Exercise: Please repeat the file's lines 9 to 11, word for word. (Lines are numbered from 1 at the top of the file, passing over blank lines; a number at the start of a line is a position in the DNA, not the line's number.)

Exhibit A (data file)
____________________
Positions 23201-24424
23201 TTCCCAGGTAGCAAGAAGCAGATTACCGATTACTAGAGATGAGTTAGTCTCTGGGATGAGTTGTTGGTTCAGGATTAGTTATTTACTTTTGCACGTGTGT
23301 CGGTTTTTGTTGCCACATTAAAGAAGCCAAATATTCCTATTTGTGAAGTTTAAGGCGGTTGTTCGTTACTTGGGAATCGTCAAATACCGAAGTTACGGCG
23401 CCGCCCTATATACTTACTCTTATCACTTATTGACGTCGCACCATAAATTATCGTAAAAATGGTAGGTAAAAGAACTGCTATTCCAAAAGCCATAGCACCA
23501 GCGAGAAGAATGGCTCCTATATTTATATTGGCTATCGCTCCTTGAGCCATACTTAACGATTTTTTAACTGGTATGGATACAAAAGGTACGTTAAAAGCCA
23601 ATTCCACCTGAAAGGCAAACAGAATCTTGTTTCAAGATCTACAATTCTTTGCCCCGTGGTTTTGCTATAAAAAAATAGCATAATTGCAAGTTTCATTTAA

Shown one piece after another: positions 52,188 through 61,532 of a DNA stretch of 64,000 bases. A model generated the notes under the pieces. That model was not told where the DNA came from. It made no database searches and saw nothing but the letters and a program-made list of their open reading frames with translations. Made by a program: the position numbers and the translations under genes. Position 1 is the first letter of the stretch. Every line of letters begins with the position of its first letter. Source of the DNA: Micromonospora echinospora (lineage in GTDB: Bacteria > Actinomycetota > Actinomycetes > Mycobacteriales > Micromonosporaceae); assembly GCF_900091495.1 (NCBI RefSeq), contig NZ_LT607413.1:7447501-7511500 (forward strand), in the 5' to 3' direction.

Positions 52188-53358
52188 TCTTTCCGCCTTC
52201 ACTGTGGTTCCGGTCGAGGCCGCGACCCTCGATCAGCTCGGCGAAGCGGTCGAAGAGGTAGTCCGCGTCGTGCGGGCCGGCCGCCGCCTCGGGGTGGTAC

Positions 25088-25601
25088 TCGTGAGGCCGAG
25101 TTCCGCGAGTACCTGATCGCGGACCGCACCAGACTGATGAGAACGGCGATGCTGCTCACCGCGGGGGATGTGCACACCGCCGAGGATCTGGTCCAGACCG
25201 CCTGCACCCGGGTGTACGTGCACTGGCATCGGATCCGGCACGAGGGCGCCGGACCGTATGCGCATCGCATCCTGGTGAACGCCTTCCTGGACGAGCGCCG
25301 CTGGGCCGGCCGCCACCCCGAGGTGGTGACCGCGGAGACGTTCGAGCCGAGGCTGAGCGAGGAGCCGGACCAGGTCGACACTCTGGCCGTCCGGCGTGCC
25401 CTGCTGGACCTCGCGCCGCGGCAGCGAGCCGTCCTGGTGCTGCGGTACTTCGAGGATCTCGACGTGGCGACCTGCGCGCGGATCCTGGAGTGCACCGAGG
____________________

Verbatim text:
52188 TCTTTCCGCCTTC
52201 ACTGTGGTTCCGGTCGAGGCCGCGACCCTCGATCAGCTCGGCGAAGCGGTCGAAGAGGTAGTCCGCGTCGTGCGGGCCGGCCGCCGCCTCGGGGTGGTAC

Positions 25088-25601